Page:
Step 2: Analysing and assessing the status quo in your organisation

The best starting point for developing an effective set of measures is to have a thorough understanding of how your organisation is currently doing regarding the status quo of gender equality. After assessing the status quo of your organisation, you will have an overview of its strengths and weaknesses concerning gender equality. Based on these results you will be able to develop clear objectives and a set of targeted measures for your gender equality plan (GEP) (step 3).

Before going deeper into this subject, it is worth mentioning that the status quo assessment is also sometimes referred to as the baseline or initial assessment. Know that all of these terms are used for the initial analysis that helps you understand the status quo in your organisation and that can be used as a baseline to assess the impact of your measures.

The comprehensiveness of this initial analysis will depend on the resources available. Make sure to assess the human and financial resources that you have access to in order to undertake this task. Identify internal assets (e.g. gender experts), but consider other possible external resources as well (e.g. funding, local partnerships), as suggested in step 1 (‘Find support’).

Below you can find the main aspects that you need to consider in order to analyse and assess the gender equality status quo in your organisation. Some details on how to conduct the analysis are also provided. However, the specific methodological approach needs to be developed based on the available human and financial resources, and the technical capacities of and available competences in your team, as well as the context of your organisation. Consider also the five levels for an effective GEP (context, structure, personnel, power and culture) in your status quo assessment.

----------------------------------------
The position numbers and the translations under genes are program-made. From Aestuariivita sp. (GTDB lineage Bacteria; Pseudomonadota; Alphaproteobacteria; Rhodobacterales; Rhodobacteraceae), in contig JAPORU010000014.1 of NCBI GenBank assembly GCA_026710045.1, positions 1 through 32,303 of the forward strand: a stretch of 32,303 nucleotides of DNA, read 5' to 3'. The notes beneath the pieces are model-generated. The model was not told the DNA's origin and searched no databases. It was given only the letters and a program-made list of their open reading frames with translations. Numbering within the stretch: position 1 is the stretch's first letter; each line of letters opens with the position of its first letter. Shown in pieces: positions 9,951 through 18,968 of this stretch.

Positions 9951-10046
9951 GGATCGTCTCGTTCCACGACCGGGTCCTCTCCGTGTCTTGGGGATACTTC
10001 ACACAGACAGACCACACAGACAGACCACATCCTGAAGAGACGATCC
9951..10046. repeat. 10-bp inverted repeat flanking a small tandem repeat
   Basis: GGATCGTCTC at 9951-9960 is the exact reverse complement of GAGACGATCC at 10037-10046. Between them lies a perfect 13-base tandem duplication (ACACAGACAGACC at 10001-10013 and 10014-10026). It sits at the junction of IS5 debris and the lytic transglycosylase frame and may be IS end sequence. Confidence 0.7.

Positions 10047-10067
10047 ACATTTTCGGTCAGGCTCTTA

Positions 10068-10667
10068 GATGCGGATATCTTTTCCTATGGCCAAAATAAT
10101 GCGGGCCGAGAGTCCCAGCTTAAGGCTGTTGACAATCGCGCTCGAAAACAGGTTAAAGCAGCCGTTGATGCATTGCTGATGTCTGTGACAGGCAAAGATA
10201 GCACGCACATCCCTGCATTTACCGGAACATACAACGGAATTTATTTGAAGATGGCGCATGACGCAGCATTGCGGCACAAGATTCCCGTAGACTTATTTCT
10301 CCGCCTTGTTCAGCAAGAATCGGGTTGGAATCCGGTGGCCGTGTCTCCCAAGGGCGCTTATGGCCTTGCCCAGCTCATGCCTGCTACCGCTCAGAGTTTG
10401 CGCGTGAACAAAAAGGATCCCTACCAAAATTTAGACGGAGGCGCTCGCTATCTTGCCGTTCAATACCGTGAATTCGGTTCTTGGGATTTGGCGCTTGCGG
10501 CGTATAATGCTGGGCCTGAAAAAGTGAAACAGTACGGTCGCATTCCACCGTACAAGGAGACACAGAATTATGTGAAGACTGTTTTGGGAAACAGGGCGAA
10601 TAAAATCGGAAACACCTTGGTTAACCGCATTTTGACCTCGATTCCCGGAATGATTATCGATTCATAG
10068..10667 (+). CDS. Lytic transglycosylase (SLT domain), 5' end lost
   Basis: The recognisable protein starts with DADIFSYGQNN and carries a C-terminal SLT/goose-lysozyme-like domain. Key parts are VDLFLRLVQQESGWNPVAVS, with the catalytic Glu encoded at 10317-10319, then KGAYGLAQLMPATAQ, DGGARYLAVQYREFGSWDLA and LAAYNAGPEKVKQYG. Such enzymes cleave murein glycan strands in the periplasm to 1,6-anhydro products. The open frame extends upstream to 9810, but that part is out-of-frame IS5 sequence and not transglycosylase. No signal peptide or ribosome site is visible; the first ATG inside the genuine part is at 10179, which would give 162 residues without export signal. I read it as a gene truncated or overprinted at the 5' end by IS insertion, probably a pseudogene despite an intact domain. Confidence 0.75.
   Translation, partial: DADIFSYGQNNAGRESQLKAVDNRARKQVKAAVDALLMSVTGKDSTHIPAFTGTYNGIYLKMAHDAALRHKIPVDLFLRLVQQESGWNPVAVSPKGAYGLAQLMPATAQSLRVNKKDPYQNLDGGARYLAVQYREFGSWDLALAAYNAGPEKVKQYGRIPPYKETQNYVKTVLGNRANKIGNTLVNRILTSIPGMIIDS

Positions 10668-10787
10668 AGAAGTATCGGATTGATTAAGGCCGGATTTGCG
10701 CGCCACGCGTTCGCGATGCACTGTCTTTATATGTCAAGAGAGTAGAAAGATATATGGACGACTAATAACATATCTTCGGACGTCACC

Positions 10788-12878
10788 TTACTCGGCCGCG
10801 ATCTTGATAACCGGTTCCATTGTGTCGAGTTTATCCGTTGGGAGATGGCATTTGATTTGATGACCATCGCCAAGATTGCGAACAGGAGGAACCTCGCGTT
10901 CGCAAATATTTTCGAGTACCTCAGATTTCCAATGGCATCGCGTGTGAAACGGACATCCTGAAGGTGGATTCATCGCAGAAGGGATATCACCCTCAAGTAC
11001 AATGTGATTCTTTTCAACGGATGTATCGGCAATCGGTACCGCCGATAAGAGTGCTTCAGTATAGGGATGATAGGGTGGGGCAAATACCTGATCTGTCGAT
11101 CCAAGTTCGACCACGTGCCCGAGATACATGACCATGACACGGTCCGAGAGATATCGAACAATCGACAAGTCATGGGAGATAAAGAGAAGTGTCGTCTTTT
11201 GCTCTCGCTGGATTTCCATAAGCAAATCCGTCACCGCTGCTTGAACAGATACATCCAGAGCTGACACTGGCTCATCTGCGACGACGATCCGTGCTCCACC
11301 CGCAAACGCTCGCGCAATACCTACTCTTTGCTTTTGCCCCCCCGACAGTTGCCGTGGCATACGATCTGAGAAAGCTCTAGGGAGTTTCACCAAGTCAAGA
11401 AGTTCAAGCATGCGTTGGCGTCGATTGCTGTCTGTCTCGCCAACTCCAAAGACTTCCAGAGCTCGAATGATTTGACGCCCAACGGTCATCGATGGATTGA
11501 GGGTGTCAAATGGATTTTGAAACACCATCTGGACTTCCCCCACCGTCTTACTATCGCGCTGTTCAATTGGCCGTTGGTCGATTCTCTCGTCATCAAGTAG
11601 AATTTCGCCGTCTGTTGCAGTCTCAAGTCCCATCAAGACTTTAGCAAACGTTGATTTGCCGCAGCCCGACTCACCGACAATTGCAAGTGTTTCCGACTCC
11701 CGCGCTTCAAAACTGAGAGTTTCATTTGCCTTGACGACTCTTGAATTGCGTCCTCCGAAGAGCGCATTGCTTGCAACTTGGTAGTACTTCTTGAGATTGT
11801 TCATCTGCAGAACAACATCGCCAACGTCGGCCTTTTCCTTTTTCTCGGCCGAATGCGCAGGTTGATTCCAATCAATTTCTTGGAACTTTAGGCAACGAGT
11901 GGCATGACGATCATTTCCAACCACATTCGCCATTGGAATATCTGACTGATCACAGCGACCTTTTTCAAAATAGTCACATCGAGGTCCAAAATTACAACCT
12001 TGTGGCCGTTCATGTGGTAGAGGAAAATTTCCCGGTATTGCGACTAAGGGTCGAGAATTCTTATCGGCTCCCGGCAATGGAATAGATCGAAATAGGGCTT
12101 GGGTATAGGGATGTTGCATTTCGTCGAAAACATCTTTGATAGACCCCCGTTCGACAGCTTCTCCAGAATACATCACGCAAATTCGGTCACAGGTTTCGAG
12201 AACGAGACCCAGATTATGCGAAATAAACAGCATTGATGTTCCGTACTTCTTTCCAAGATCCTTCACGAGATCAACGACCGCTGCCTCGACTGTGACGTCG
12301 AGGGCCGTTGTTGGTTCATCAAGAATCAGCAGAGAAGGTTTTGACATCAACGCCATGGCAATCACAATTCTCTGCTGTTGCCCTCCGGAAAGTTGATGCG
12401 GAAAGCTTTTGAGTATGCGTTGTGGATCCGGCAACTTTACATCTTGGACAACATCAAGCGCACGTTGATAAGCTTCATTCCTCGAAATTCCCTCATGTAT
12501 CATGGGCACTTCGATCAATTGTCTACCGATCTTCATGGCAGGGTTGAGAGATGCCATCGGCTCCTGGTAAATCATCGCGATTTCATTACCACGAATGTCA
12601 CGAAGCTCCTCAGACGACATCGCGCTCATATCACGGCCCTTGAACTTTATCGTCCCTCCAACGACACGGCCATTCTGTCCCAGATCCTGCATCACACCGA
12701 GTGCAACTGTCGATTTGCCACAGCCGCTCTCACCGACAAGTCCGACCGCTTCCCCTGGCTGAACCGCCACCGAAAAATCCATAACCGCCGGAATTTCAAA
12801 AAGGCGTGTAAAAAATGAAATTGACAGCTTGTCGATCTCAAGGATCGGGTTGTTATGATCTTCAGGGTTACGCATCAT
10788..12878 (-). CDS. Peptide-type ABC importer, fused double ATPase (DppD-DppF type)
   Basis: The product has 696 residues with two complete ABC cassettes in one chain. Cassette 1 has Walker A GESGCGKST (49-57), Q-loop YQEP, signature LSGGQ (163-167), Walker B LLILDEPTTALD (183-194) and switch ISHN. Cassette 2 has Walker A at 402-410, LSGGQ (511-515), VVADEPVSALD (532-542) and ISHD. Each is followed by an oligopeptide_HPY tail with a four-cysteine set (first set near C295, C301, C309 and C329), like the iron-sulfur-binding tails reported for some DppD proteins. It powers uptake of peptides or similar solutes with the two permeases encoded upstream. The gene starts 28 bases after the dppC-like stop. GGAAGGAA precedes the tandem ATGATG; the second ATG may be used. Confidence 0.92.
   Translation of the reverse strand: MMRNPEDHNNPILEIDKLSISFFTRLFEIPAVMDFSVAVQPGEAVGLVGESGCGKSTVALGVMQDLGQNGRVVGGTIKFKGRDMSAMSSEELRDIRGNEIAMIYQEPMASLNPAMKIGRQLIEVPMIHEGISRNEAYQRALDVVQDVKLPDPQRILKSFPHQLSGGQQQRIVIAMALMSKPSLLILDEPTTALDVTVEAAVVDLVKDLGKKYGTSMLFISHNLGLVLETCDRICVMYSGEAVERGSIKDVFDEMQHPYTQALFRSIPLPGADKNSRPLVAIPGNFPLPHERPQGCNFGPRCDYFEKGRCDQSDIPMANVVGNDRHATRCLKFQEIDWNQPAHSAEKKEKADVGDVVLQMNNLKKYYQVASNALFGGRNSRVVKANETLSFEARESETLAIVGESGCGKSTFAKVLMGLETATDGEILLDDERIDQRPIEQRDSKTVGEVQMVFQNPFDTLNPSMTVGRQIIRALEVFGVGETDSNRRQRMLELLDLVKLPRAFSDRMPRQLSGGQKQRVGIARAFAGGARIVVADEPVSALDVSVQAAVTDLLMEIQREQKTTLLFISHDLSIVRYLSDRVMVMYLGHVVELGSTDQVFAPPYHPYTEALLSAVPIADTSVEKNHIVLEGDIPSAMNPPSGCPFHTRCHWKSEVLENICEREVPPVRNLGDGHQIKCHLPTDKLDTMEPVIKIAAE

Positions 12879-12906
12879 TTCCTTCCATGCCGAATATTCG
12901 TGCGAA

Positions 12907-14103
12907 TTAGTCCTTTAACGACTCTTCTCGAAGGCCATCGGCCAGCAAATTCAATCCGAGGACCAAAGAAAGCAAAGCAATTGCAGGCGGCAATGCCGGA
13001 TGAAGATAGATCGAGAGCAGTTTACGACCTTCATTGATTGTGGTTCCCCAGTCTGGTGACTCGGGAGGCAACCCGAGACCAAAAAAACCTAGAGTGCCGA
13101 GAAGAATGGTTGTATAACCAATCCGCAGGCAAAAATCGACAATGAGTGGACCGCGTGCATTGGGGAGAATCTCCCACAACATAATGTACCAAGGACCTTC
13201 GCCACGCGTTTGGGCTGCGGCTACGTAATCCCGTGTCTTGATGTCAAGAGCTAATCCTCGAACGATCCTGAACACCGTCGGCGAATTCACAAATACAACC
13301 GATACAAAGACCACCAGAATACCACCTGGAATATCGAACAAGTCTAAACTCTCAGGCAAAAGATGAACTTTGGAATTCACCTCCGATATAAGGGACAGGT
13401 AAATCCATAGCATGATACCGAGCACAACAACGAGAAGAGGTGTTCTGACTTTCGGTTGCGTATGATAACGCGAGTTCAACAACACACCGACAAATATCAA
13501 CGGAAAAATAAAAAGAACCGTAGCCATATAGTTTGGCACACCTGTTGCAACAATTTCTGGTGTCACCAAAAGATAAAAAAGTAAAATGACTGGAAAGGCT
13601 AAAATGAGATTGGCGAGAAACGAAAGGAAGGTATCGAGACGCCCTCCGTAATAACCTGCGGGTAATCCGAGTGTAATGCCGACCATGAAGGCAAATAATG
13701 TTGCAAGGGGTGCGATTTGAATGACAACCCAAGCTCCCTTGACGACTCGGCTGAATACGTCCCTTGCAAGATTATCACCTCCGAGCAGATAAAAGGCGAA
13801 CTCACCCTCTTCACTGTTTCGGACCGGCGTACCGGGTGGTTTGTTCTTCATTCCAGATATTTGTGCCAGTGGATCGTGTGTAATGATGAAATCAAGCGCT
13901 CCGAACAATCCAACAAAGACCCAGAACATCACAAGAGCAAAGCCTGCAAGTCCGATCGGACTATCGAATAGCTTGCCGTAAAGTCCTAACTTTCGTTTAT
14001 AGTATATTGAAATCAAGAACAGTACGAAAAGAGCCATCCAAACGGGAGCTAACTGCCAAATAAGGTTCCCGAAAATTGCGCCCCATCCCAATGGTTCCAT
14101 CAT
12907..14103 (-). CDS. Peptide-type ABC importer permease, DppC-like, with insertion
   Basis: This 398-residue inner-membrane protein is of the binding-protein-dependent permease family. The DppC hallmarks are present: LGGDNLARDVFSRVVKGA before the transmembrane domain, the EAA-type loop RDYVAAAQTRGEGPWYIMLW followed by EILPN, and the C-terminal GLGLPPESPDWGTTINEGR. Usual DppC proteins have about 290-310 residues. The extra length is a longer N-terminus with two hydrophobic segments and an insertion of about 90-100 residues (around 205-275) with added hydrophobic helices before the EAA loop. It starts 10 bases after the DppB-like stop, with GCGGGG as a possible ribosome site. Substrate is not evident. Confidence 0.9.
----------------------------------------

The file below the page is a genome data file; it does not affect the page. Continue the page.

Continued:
In order to view videos and webinars or further tools and resources on the topics discussed in step 2, switch between the respective tabs. Otherwise, click below to continue to the next step and learn how to set up your GEP. You can also go back to the previous step.

Videos are available that introduce and support the use of relevant online tools for implementing gender equality.

  • The EU project SPEAR prepared video presentations to help practitioners understand the steps involved in the implementation of a GEP. The videos are based on the steps provided in this GEAR step-by-step guide. Watch the videos on steps 1 and 2 to get a better understanding of how the process works and what to consider in these steps. Note that there are also tasks for you to perform at the end of some of the videos, to check your understanding of the topics.

GEAR tool – steps 1 and 2